LAW, ORDER & ADR AMID CRISIS: DISPUTE RESOLUTION IN POST COVID-19 ERA
Aashna Duggal, 4th year, VIPS, IP University, New Delhi
Having been witnessing the current COVID crisis so closely, it would not be wrong to say that the uncertainty and instability that it brings along is something to be worried about. With the world economy crashing, commerce, and businesses struggling to sustain, even the courts are facing challenges to deal with these tough times. The prevailing situation of the pandemic has brought forth a new set of disputes to be solved. This has, in turn, added to the existing number of pending cases. Being aware of the fact that the way to justice is both long and expensive in a country like India, it would be unreasonable to expect that a case would be disposed of within a few years. The burden on the courts would now be aggravated due to the unexpected shutdown of courts. Therefore, this has urged the legal system to come up with measures and regain its position to face the situation head-on because the virus is here to stay. Talking particularly of dispute resolution, this article aims to paint a picture of how the post COVID-19 era would look like.
ADR to the rescue
Dispute resolution has been an important aspect of the whole legal mechanism. It was introduced in India when the judiciary was facing trouble in handling the ever-rising number of cases. Enacting provisions regarding the alternate dispute resolution mechanism proved to be a massive move on the part of legislators.
The act aimed to provide for methods/alternatives to the long and tedious process of litigation. It was believed that ADR could cut down expenses by a considerable amount that are incurred in the whole process of litigation and also save the precious time of both the parties, their counsels as well as the courts. Besides, it could provide for a confidential method to resolve legal disputes and shun court visits.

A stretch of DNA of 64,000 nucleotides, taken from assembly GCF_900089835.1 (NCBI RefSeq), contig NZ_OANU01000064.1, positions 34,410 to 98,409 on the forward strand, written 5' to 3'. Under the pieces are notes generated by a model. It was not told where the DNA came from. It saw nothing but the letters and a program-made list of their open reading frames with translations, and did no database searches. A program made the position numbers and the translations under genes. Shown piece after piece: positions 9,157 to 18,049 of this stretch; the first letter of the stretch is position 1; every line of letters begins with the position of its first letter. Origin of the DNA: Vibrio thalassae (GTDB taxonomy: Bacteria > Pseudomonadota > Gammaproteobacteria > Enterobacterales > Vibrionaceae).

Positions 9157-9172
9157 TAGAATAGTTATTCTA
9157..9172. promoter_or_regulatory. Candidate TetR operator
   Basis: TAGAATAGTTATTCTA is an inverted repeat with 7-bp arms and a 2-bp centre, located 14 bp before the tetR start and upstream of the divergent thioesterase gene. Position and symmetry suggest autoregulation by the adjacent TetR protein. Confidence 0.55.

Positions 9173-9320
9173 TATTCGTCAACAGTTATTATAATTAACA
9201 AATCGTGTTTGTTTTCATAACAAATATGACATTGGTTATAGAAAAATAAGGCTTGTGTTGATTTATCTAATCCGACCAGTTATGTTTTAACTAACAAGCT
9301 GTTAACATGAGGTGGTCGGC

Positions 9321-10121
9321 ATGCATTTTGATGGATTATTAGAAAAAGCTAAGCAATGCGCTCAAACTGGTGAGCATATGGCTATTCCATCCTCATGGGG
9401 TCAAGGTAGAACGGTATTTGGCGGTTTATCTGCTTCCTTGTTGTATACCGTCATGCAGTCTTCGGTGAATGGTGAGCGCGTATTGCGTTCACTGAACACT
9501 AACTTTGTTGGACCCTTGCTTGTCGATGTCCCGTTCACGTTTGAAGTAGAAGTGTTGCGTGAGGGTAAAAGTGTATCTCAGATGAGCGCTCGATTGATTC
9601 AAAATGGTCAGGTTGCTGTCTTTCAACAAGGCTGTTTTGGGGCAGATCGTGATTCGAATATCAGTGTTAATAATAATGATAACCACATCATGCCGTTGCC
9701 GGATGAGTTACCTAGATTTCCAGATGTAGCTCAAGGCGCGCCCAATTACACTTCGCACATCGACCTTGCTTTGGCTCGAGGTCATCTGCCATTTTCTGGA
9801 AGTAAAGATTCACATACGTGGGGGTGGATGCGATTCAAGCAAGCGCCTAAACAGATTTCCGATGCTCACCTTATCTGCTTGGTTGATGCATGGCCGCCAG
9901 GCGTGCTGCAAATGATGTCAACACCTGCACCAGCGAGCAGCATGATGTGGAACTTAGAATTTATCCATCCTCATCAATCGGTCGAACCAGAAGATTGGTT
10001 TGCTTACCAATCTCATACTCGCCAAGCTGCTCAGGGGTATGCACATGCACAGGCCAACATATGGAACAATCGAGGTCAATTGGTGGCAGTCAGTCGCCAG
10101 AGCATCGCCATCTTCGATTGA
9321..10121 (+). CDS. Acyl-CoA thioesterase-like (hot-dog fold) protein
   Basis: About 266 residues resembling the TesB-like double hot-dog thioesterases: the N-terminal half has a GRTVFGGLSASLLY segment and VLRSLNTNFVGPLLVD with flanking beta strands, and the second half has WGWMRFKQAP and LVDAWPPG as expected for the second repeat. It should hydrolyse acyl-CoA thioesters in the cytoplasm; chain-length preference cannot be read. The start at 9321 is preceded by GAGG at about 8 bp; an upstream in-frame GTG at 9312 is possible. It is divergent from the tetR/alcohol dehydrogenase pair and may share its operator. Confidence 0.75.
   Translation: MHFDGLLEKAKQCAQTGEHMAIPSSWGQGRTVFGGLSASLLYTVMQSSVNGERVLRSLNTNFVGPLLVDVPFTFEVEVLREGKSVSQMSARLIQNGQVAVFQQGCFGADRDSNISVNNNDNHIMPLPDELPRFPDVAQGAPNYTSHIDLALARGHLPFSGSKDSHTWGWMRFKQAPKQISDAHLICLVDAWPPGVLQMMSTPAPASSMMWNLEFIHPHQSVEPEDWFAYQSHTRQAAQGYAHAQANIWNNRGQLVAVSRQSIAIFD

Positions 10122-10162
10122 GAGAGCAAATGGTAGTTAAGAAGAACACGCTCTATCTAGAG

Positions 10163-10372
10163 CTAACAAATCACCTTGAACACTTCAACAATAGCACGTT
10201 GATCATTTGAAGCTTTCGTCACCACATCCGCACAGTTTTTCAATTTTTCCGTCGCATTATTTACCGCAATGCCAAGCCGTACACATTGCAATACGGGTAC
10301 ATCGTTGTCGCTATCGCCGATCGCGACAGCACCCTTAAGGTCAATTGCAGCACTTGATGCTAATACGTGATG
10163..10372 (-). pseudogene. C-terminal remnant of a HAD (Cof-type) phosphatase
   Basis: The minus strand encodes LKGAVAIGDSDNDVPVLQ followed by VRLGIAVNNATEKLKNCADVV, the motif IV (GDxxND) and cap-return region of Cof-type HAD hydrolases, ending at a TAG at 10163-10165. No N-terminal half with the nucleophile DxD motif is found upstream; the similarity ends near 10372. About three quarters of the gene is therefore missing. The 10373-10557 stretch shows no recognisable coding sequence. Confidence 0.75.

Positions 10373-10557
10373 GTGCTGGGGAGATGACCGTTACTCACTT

Techniques like mediation, negotiation, arbitration, conciliation, and settlements through Lok Adalat form part of the ADR apparatus as prescribed by the Code of Civil Procedure under Section 89(1)(2).
While the courts are looking for ways to equip themselves in the times of this impending crisis, ADR mechanisms would now prove to be even more important. With a wave of new and fresh cases approaching the courts, ADR would also have to go through necessary changes. The said mechanism has helped the courts since the time it came into play and it would be right to say that it still would continue to contribute to the legal system in these challenging times.
But the question here is - what changes do the alternatives have to go through to meet the changing needs of dispute resolution.
ADR and ODR
It is rightly said that desperate times call for desperate measures. As a result of the COVID outbreak, the legal dimension is sure to undergo procedural change. While visiting courts/tribunals and attending arbitral hearings physically could be unworkable due to their closure, one can still attend the same through online platforms. Therefore, this is exactly where technological advancement would prove to be beneficial. Virtual hearings have already found their place. They demonstrate the perfect way in which parties are heard and justice is delivered even without establishing any physical contact. E-filing capability is another strong step towards embracing the change in technology.
Moreover, now that there is no going to the court people would resort to adopting ADR techniques to work out their conflicts at the ease of their homes. There is already a spike in cases that involve non-compliance with contractual obligations by parties. More so, disputes might also rise as regards force majeure, the frustration of contracts, etc. It is because of the economic slowdown that the world is going through as a result of the pandemic.
Negotiation is a technique that can prove to be effective in resolving such rising contractual disputes via online dispute resolution.
Other than that, pre-litigation mediation can prove fruitful in areas of disputes that include matters relating to family and labor. Mediation has always been the foremost technique to be used to resolve disputes as it is non-adjudicative. And mediation in way of ODR could help the parties reach a settlement in a few weeks in this time of crisis. It will also save them from going through expensive arrangements.
Arbitration too has been regarded as the most efficient alternative especially where huge companies are involved.